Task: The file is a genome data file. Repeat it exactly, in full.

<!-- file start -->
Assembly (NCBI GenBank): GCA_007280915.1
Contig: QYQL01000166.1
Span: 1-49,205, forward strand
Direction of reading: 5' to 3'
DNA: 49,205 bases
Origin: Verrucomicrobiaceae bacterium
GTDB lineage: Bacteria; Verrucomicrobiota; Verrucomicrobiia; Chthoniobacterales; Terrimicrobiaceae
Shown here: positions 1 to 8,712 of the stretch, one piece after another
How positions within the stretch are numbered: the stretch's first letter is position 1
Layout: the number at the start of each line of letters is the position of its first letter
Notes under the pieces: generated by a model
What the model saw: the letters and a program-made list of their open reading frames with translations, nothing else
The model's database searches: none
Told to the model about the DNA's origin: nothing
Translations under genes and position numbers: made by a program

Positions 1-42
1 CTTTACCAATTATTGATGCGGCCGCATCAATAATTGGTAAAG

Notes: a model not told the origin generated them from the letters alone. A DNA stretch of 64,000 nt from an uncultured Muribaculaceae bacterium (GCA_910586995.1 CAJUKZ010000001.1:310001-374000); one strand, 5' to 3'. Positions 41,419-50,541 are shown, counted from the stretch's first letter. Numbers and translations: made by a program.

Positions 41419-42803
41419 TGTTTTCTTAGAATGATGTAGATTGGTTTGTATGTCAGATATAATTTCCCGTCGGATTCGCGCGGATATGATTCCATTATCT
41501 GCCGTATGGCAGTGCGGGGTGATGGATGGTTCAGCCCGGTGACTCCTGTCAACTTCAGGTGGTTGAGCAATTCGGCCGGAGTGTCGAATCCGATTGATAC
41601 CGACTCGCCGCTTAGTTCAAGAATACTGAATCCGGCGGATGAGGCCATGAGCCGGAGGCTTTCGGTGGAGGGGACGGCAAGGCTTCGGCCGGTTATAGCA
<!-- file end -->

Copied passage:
Assembly (NCBI GenBank): GCA_007280915.1
Contig: QYQL01000166.1
Span: 1-49,205, forward strand
Direction of reading: 5' to 3'
DNA: 49,205 bases
Origin: Verrucomicrobiaceae bacterium
GTDB lineage: Bacteria; Verrucomicrobiota; Verrucomicrobiia; Chthoniobacterales; Terrimicrobiaceae
Shown here: positions 1 to 8,712 of the stretch, one piece after another
How positions within the stretch are numbered: the stretch's first letter is position 1
Layout: the number at the start of each line of letters is the position of its first letter
Notes under the pieces: generated by a model
What the model saw: the letters and a program-made list of their open reading frames with translations, nothing else
The model's database searches: none
Told to the model about the DNA's origin: nothing
Translations under genes and position numbers: made by a program

Positions 1-42
1 CTTTACCAATTATTGATGCGGCCGCATCAATAATTGGTAAAG

Notes: a model not told the origin generated them from the letters alone. A DNA stretch of 64,000 nt from an uncultured Muribaculaceae bacterium (GCA_910586995.1 CAJUKZ010000001.1:310001-374000); one strand, 5' to 3'. Positions 41,419-50,541 are shown, counted from the stretch's first letter. Numbers and translations: made by a program.

Positions 41419-42803
41419 TGTTTTCTTAGAATGATGTAGATTGGTTTGTATGTCAGATATAATTTCCCGTCGGATTCGCGCGGATATGATTCCATTATCT
41501 GCCGTATGGCAGTGCGGGGTGATGGATGGTTCAGCCCGGTGACTCCTGTCAACTTCAGGTGGTTGAGCAATTCGGCCGGAGTGTCGAATCCGATTGATAC
41601 CGACTCGCCGCTTAGTTCAAGAATACTGAATCCGGCGGATGAGGCCATGAGCCGGAGGCTTTCGGTGGAGGGGACGGCAAGGCTTCGGCCGGTTATAGCA